2.5 / 5 stars
I imagine that somewhere across the Rocky Mountains, Leonardo DiCaprio’s titular character in The Revenant is still trudging through ice and snow, face and lips chapped to a crisp, grunting in pain and whispering his demand for revenge. The key word there is still. Because director Alejandro Iñárritu – a man who must love the critic’s word “ambitious” – devotes so much time to illustrating this scenario, over and over, I thought it would go on forever.
Relatively speaking, a 156-minute running time isn’t that long if the film’s journey warrants it. But when a movie of that length starts strong and then narrows its scope, it must have a sharp, interesting point of view from which to see. Iñárritu, who co-wrote the script with horror writer Mark L. Smith, thinks that interest comes in oversold glimpses of Native American imagery and increasingly impossible survivalist challenges. Not only is it all an annoying contrast to The Revenant’s excellent introduction, it’s overdramatic to a point of narrative paralysis. Iñárritu would rather have DiCaprio’s Mr. Glass crawl across the ice desperately for two minutes than identify something in his travel to make those two minutes more compelling – for both him and us.
Allow me to fill in some blanks. DiCaprio plays an 1800s fur trapper who becomes a liability for his team after getting mauled by a bear (if you’ve seen the jokes about the bear, I assure you the scene is gripping in both action and visual effects). Tom Hardy, unrecognizable for some time, plays Fitzgerald, a trapper who agrees to watch over the nearly dead Glass for a price, with no intentions of keeping him alive or treating his teenage Indian son (first-time actor Forrest Goodluck) with any protection or respect.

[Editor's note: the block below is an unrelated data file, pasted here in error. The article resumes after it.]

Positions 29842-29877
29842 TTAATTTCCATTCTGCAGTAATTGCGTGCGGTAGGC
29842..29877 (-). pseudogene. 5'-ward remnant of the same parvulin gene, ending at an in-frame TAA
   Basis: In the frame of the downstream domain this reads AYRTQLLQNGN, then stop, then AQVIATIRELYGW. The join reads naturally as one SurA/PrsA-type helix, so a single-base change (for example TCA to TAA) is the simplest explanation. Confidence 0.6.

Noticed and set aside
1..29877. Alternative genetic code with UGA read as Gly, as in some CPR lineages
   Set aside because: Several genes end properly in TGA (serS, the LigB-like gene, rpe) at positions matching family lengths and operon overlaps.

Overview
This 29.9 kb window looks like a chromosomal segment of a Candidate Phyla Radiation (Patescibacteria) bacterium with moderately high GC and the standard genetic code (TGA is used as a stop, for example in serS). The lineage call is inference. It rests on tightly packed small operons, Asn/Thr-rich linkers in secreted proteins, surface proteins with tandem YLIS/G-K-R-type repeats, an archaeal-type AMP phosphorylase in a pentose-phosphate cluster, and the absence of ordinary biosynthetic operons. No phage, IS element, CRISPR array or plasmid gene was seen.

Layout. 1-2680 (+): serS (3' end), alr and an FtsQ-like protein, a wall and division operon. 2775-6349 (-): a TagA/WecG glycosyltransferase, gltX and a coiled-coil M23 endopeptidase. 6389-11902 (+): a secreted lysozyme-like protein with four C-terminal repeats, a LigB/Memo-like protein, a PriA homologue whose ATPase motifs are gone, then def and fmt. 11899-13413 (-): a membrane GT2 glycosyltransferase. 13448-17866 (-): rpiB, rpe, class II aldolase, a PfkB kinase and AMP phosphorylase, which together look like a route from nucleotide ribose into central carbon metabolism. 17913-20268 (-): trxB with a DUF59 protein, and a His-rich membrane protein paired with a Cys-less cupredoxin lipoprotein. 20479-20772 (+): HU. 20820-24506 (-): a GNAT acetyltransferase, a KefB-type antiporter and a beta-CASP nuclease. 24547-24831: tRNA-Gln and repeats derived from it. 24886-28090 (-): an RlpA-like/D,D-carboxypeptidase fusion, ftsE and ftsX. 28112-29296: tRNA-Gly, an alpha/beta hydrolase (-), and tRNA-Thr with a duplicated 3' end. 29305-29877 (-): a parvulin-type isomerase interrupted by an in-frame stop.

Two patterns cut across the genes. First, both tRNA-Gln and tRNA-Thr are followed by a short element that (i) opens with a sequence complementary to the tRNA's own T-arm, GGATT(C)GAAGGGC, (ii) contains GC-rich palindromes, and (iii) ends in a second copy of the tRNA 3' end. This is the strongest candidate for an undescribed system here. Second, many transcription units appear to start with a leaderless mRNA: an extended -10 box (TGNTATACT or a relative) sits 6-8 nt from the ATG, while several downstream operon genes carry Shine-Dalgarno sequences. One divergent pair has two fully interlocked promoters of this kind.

Fitzgerald does some bad things, ditches Glass in a ditch, and sets out for home. Leaving Glass to somehow claw his way up and out, and get on to some revenanting, as the case may be.
What follows is a disappointing change in tone from the film’s opening sequence, in which a Native American group successfully sneak-attacks a larger group of white traders. Iñárritu employs his taste for the long, uninterrupted take to follow the action – as he does for essentially all of Birdman – but this is a complicated, confusing, violent battle, a setting where the single take works incredibly well. Plenty of critics have called it showy and self-serving, but I think it adds authenticity and vitality to the sequence. It’s the rest of The Revenant that’s showy and self-serving.
DiCaprio’s performance has been singled out as superlative, but what you’ve heard is true. He’s very good here, needing to carry the acting weight as a solo player for long stretches, but he’s given more heart and texture to a half-dozen other films. Cinematographer Emmanuel Lubezki is in line for his third consecutive Oscar, but it would appear voters are more attracted to technical prowess than visual output (I’d argue that fellow nominee Robert Richardson expressed more in the snow for The Hateful Eight). And Iñárritu seems to be wooing Hollywood with The Drama of It All, convincing viewers that if it’s serious, and it looks treacherous, it must be great. Not true.
Keep crawling, Leo. Keep crawling.